Write Wild: The Demon Girl

2 Mar
Eighth-grader Keziah Myers joined us last month for our very first Write Wild! workshop at the peaceful and rustic Writing Barn. Surrounded by trees and quiet and deer wandering the periphery, we spent the morning exploring the art of storytelling — how to think about characters, force them into problematic situations, and keep our readers on the edge of their seats. Keziah’s story was anything but rustic! And all the better for it. Here, she offers an excerpt of the story she created that day, ” The Demon Girl.” There’s plenty of drama going on behind the scenes in this tale, as the narrator seems to have fingers in many pies (and a few bottles).
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The Demon Girl

– an excerpt
Diana’s drinking glasses shattered when she growled. She really wished they wouldn’t do that. It was a pain to clean up the shards. Not to mention that she had to replace her glasses often. And, of course, if Martini, her cat, was in the kitchen when they exploded, he would bolt out of there and claw his way up her back to sit on her shoulder. So yeah, Diana tried not to growl.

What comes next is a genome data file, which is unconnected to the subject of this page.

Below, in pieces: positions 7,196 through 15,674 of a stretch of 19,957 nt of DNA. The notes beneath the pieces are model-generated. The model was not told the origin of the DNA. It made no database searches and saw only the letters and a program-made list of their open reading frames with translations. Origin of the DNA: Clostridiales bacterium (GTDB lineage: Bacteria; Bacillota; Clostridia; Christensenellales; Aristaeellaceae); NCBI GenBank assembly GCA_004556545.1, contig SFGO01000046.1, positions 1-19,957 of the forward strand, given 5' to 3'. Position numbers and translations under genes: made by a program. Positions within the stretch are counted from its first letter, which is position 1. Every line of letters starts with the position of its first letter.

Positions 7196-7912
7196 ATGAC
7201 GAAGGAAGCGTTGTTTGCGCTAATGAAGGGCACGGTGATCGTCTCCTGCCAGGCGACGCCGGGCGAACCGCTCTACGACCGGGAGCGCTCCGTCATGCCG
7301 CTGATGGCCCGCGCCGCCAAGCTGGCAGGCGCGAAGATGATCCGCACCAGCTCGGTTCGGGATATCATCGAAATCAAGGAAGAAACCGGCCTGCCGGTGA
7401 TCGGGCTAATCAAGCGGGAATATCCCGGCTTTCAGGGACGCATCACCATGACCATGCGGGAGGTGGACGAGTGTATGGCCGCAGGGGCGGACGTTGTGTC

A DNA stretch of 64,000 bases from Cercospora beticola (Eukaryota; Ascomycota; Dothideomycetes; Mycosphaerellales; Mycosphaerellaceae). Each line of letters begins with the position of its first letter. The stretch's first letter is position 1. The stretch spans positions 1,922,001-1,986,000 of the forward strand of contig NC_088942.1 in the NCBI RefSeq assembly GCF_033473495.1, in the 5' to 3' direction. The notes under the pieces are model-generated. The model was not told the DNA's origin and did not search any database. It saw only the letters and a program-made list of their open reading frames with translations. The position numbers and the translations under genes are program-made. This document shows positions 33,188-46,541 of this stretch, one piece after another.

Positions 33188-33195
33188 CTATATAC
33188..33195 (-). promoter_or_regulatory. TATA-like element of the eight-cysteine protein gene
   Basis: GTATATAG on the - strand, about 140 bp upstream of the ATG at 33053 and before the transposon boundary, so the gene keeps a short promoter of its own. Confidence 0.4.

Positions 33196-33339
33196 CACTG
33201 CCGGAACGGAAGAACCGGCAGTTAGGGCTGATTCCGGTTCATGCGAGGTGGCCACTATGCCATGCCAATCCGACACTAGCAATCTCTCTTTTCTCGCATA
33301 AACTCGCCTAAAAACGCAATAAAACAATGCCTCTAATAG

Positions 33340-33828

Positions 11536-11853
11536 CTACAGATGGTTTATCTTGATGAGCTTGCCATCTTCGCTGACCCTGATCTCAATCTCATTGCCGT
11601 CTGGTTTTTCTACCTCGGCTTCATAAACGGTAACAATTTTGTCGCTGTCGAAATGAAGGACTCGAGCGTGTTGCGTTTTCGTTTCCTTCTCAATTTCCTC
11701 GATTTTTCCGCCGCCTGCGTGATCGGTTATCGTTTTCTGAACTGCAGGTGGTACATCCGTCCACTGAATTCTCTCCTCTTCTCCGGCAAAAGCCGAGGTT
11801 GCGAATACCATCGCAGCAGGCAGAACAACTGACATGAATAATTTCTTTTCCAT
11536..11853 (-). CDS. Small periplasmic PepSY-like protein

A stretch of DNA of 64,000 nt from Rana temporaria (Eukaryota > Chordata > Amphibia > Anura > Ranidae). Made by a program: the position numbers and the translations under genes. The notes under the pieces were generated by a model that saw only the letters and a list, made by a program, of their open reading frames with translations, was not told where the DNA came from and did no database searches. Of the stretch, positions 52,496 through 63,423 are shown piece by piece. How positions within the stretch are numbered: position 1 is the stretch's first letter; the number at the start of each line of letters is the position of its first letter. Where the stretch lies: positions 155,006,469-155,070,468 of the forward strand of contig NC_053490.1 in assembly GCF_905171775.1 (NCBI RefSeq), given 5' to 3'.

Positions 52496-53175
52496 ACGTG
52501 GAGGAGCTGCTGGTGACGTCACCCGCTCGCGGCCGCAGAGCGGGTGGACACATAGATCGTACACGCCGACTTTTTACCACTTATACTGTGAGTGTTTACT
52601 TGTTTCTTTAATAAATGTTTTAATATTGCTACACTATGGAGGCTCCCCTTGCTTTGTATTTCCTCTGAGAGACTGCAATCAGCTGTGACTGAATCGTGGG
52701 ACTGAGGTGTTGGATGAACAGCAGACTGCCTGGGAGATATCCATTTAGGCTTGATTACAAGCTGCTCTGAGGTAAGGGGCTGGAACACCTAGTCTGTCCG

It was hard because she really didn’t like yelling too much either. Yelling splintered all the wood in her flat. But… yelling didn’t run the risk of shattering her shot glasses. Because, really, with all the complications the demons had been making, she needed a drink every now and then. She normally had these after a failed negotiation with some big name down there. She really wished she could have them during, but the demons didn’t like it very much.
It was ironic, she would muse (normally over a cup of coffee or a shot of whiskey), that people thought drinking was a devil’s game. They actually hated it. Of course, not that there weren’t guys down there (there was only one lady who had powers she wanted, and Diana didn’t have the money to get to Scandinavia) who couldn’t drink her under the table, but those guys, the ones who she could negotiate with in a bar, they wanted things from her. Things she wasn’t willing to give. Yeah. Things were complicated.
Keziah Myers
Murchison Middle School, 8th Grade
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